With over a decade of experience in theatre, film, and TV, Nice Githinji is a household name in the Kenyan industry.
The Multiple Award Winning Actor is also a TV host, singer, karaoke hostess, voice actor, producer, and mentor.
Nice, 36, chats about ‘Subira’, her childhood and school experiences.
Give us an overview of the play, Subira.
Subira is a story about love, war and betrayal. It was written by Adong Judith, who was also a director alongside Gilbert Lukalia. Lukalia had a longing to be in the army; he wanted to get into the army and come back to marry Subira, the love of his life. The play is set in the past where getting into the army was such a big deal.
Lukalia has a best friend called Alusa who also had his eyes on Subira. Lukalia gets into the army; a coup erupts and Lukalia stays in the army longer than anticipated. Alusa lies to Subira that Lukalia was part of the coup, he gets involved with Subira and gets her pregnant.
How was the production of this play?
The production was amazing and very intensive. There were long days. It was a lot of work but felt very nice to be part of a production that involved thorough work. I had 16 shows to discover Subira over and over again.
What was your childhood like?
I come from a family of five – four girls and one brother who left us. I am the last born and the gap between me and the fourth sibling is about 10 years. I was pampered a lot. I grew up in Mombasa and later moved to Makongeni estate in Nairobi. It was a culture shock for me, moving from Mombasa to Makongeni was quite a big difference. My siblings and family protected me so much that I almost did not notice we became broke.
How did your childhood experiences shape you into the person you are today?
I was brought up believing that I can have it all. And I think I am a sore loser. I don’t believe in not having everything that I want, and I blame that on my family. (Laughs) not in a bad way, though, I am just not sure they showed me that there is a possibility of me not getting what I want. So I grew up and reality played its part.
I was always in theatres. I played Salome, the daughter of Herodias who asked for John the Baptist’s head. This was my first role while I was in Standard Four. Besides being spoilt and being in theatres, most of my childhood phase is blank. I was also bullied because I was overweight.
I can’t remember most of my childhood, I think that is a trauma thing I need to figure out.
What is that sick memory you have from your days in school?
I had very long hair. We were not allowed to have braids, and so at the assembly, a teacher undid my cornrows, thinking I have braids on. So I went home with one braid undone. And coming from a family where majority are grown women, let’s just say the school saw something different the following morning because my whole family stormed the school.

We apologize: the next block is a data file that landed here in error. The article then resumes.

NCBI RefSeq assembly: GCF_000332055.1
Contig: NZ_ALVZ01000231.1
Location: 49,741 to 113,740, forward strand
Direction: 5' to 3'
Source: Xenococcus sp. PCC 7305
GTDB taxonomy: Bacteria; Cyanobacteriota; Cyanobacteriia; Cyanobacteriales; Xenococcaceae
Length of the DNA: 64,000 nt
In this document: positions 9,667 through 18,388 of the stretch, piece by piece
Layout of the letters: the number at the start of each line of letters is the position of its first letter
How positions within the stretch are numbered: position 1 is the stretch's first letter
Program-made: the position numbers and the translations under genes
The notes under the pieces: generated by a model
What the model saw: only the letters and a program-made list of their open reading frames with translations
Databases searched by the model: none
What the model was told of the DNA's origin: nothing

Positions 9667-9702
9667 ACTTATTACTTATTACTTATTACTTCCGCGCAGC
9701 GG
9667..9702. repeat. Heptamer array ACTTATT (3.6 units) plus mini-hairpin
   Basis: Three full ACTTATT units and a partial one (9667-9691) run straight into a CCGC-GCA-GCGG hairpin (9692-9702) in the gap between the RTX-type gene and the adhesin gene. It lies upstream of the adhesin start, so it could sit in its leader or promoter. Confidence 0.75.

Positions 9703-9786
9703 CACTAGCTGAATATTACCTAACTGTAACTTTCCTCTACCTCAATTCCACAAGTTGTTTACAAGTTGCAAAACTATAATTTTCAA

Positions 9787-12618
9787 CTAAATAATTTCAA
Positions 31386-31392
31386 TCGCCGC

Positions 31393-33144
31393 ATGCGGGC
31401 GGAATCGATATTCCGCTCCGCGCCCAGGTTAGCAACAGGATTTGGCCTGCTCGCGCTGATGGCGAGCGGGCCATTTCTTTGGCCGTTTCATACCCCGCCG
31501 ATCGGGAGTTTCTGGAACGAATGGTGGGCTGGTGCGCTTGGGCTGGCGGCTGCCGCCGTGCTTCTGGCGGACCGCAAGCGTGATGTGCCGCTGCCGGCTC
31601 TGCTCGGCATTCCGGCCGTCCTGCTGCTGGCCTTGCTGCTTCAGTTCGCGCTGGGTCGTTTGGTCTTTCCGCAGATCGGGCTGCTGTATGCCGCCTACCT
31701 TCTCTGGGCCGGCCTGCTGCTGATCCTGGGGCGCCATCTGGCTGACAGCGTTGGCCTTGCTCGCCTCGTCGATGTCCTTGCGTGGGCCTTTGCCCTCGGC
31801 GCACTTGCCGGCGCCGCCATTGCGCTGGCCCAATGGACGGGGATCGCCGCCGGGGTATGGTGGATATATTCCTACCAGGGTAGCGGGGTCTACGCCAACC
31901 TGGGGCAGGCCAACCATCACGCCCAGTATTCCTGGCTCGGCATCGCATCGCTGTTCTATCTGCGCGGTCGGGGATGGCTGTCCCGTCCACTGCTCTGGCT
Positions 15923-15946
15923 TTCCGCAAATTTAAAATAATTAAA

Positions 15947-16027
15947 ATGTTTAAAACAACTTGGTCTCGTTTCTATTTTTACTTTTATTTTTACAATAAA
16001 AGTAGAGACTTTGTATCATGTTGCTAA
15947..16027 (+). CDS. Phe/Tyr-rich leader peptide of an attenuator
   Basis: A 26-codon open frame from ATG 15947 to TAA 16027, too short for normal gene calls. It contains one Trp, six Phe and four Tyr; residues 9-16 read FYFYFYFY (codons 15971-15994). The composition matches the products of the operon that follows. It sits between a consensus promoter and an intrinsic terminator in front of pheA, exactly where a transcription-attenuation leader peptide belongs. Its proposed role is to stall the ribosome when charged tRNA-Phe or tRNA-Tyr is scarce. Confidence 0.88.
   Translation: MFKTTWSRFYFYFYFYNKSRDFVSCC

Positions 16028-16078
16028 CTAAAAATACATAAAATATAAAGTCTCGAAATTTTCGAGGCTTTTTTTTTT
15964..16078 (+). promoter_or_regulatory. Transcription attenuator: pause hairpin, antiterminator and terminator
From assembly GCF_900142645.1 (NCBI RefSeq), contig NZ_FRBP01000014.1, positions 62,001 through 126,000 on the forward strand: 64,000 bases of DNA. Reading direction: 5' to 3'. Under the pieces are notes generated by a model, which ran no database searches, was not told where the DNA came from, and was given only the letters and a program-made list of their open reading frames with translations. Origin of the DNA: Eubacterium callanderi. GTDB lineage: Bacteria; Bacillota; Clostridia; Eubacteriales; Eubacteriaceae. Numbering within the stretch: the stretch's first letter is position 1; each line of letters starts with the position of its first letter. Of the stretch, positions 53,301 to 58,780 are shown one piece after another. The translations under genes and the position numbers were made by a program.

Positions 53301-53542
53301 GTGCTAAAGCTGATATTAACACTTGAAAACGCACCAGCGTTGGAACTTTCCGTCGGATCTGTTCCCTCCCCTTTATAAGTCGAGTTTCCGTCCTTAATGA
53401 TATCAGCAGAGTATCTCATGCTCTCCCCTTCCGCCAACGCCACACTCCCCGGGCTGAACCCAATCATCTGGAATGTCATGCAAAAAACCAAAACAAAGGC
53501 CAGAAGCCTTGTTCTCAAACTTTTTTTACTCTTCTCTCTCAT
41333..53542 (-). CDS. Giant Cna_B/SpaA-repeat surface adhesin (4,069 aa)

What type of student were you in school?
I was an interesting and fat kid. I read a novel all the way home from school. While in Standard Five, I was bullied by a kid in Standard Three. That kid tortured me. I wish I could remember his name, Aleki; I can’t get the second name. I walked behind teachers so that Aleki doesn’t beat me up but he always found a way to throw stones at me.
I was an average student and for some reason my report form always said “she is always looking at her nails, thinking about it”. I don’t know why I was so obsessed with the nails because they were not the prettiest. I think it is growing up with sisters who always did their nails. My favourite numbers were seven or three.
How did puberty affect you?
I only had rage issues. Growing up with older siblings, I was not confused about growing up or getting periods. I got my first period at 11 years. My siblings always took care of things. I had an interesting mother to who I am forever grateful. She would never beat or scold you for having a boyfriend. She advised me to introduce my friends. It was like she was saying if I got pregnant, she wanted to know who she would kill. (Laughs).
High school fun fact?
Anytime students would be sent home, everyone was sure I’d be on the list and they would send me in advance to buy them stuff. I would sneak back to school anytime I was sent for fees. I lacked meal cards and missed classes. I had friends who’d steal food for me and bring me notes. Luckily, I got a bursary in Form Two that took me all the way.
What activities did you take part in?
I was in drama, played lawn tennis and for just wanting to go to every activity, I was a fake medic for the basketball team. I joined the senior mixed choir, but they kicked me out because I was not cool enough.
Any valuable lessons you have learnt in your acting career?
I have learnt to be patient, to not stop creating. In this career, you are never the best; actors do not retire because every day we learn.
What is your take on the rules governing the creative industry?
The rules have been wrong for the longest time. We have a lot of problems with the rules. The industry has been castigated for the longest time because it is not generous to anyone who is not patriotic.
Is there something Ezekiel Mutua did right during his tenure at the Kenya Film Classification Board?
I really have to think hard about it! However, I heard he sponsored productions. A few people were sponsored to shoot.
How did Covid affect you as a creative?
It pushed me home like every other creative. I learnt new things about myself. I never knew I could do voicing until Covid came. So I survived the onset because of my voice.